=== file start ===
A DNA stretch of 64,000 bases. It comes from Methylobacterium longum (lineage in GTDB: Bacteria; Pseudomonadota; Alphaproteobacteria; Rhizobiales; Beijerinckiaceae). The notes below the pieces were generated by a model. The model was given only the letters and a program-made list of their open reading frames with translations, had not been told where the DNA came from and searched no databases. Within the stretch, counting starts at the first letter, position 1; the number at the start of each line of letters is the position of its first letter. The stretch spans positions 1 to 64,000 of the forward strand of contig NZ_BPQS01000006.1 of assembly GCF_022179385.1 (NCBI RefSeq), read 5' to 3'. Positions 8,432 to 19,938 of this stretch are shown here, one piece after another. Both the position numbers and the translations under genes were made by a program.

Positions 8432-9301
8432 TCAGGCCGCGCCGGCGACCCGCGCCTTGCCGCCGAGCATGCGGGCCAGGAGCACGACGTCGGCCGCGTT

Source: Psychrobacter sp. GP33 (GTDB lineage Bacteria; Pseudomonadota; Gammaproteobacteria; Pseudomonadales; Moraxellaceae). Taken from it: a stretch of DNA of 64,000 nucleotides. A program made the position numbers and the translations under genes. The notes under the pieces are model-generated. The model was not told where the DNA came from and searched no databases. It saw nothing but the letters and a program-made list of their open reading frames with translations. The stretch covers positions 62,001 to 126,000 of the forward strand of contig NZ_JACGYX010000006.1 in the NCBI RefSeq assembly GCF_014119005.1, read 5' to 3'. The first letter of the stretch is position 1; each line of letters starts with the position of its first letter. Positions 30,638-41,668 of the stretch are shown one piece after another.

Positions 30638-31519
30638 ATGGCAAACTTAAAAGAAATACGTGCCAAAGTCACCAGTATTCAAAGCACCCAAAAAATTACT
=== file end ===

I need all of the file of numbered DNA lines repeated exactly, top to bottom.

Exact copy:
A DNA stretch of 64,000 bases. It comes from Methylobacterium longum (lineage in GTDB: Bacteria; Pseudomonadota; Alphaproteobacteria; Rhizobiales; Beijerinckiaceae). The notes below the pieces were generated by a model. The model was given only the letters and a program-made list of their open reading frames with translations, had not been told where the DNA came from and searched no databases. Within the stretch, counting starts at the first letter, position 1; the number at the start of each line of letters is the position of its first letter. The stretch spans positions 1 to 64,000 of the forward strand of contig NZ_BPQS01000006.1 of assembly GCF_022179385.1 (NCBI RefSeq), read 5' to 3'. Positions 8,432 to 19,938 of this stretch are shown here, one piece after another. Both the position numbers and the translations under genes were made by a program.

Positions 8432-9301
8432 TCAGGCCGCGCCGGCGACCCGCGCCTTGCCGCCGAGCATGCGGGCCAGGAGCACGACGTCGGCCGCGTT

Source: Psychrobacter sp. GP33 (GTDB lineage Bacteria; Pseudomonadota; Gammaproteobacteria; Pseudomonadales; Moraxellaceae). Taken from it: a stretch of DNA of 64,000 nucleotides. A program made the position numbers and the translations under genes. The notes under the pieces are model-generated. The model was not told where the DNA came from and searched no databases. It saw nothing but the letters and a program-made list of their open reading frames with translations. The stretch covers positions 62,001 to 126,000 of the forward strand of contig NZ_JACGYX010000006.1 in the NCBI RefSeq assembly GCF_014119005.1, read 5' to 3'. The first letter of the stretch is position 1; each line of letters starts with the position of its first letter. Positions 30,638-41,668 of the stretch are shown one piece after another.

Positions 30638-31519
30638 ATGGCAAACTTAAAAGAAATACGTGCCAAAGTCACCAGTATTCAAAGCACCCAAAAAATTACT